Take one look at the bustling IT shop at Eastern Bank and one would probably feel as if beamed back in time about four years, when the financial crisis was still unthinkable and banks’ coffers were flush with funding. Donald Westermann, SVP, technology engineering and operations, at the Boston-based bank and his team are busy rebuilding Eastern’s entire IT infrastructure from the ground up so it’s ready for the upturn. In the two years he has been on the job, Westermann has guided some pretty significant transformational projects, all in the name of making the bank a more nimble, more competitive financial institution.
“Two years ago, we sat back and asked ourselves what we were doing at Eastern from a business perspective and how we, as an infrastructure team, could assist the business lines in achieving their targets,” Westermann relates. “We came up with some key constructs. First, security in general, with the monetization of information breaches, is always a great concern. Second, we have to realize that security and functionality are often at odds with each other. Expense management was also vital, with the consolidation and all that has been going on in the past couple of years in the industry. So we needed to balance all these elements as we developed our strategy.”
The result of this strategizing was what Westermann calls the bank’s infrastructure services architecture framework. The new framework, he says, gave him and his team a road map for how they would rebuild Eastern Bank’s ($6 billion in assets) foundational architecture to best support the business. According to Westermann, the tenets of that framework include realizing economies of scale by standardizing and simplifying technology, leveraging advanced and emerging technologies, gaining efficiencies and cost reductions with the use of common processes and technologies, and increasing the bank’s scalability and flexibility to allow for future growth.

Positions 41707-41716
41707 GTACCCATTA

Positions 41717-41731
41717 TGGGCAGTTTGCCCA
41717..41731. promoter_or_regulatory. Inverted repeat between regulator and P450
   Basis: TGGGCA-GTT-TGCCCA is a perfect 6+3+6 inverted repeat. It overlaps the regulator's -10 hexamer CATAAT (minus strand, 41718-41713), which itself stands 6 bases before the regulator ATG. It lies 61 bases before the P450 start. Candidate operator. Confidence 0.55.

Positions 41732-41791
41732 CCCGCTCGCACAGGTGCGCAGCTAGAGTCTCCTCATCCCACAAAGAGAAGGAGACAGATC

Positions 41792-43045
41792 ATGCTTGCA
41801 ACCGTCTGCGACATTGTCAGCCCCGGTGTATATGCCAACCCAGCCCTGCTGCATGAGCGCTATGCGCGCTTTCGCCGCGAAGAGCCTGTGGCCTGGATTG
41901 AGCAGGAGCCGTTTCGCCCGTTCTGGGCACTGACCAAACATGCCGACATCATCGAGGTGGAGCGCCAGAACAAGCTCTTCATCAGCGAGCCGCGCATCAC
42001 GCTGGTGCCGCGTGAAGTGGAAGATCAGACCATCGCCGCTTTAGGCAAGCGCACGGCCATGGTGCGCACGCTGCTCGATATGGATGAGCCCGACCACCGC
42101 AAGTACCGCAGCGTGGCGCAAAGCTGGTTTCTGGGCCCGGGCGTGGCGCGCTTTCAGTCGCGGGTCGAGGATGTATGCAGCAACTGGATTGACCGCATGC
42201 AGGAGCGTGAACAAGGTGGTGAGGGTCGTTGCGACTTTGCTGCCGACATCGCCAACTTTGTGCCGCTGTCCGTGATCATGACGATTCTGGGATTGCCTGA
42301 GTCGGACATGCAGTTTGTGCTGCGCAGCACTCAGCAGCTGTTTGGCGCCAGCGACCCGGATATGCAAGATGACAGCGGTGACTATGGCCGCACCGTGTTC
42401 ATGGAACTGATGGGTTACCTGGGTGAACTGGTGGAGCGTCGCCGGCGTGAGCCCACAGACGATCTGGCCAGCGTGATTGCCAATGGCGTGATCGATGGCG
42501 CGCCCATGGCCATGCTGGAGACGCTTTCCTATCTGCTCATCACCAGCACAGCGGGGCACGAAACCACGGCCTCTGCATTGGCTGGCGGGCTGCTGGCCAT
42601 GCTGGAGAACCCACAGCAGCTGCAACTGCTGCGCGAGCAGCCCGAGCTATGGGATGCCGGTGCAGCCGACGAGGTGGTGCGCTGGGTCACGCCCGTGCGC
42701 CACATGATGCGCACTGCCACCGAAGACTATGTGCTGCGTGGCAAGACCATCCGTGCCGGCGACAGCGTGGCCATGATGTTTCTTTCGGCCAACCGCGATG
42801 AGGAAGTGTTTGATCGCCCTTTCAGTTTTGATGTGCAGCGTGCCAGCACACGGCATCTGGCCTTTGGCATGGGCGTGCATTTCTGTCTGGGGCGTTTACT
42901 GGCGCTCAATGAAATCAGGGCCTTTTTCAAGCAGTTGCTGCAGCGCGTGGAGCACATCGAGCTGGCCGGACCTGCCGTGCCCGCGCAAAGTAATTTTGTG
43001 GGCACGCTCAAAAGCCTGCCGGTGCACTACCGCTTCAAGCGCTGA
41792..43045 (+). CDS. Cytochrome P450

“We have grown through a series of acquisitions and hope to continue growing with the upturn in the economy,” Westermann notes. “That’s our focus as a bank as we prepare for the upturn.”
The use of standardized technologies is playing a large role in the re-architecting endeavor as the bank seeks to unify its IT following those acquisitions, Westermann relates. Key to the effort, he reports, was moving from Novell (Waltham, Mass.) to Microsoft (Redmond, Wash.) as the base technology at the bank.
“We started with an incredibly mixed environment two years ago,” Westermann says. “We started along the path to collapsing what I call ‘islands of administration’ — whether they be individual work group servers or multiple Windows domains. We rebuilt the common core services to enable larger-scale projects. We’ve also systematically reduced our management footprint.” As a result, Eastern has consolidated seven or eight administrative domains when the project began down to just one or two, Westermann notes.
The icing on the cake is that Westermann was able to embark on the project, which is ongoing, without staff reductions. Bucking the trend of other small banks that lean toward outsourcing and more out-of-the-box solutions, Eastern instead sought to build out its internal expertise.
“Historically, a number of our processes and technologies on the infrastructure side had been outsourced, like managed services such as security,” Westermann explains. “We believe in being creative in managing and implementing technology. A lot of these managed-services relationships need you to fit into some kind of mold or cookie cutter; we were too customized for these companies to offer us quality support. So we tore out a lot of those managed services and staffed up in the engineering areas to get those skills in-house. But it’s a mix for us. If we think we can get a strategic advantage by bringing skills in-house to provide that extra level of performance and scale, then that’s what we’ll do.”
And Westermann remains undeterred by naysayers who advise caution and thrift during times of crisis. On top of the re-architecting work, he has begun migrating the bank’s entire telecommunications infrastructure to voice over IP technology. “This goes back to being platform-centric,” he says. “We ran individual phone systems in each of our locations, so you can imagine what the overhead was like. VOIP has resulted in significant cost reductions for us.”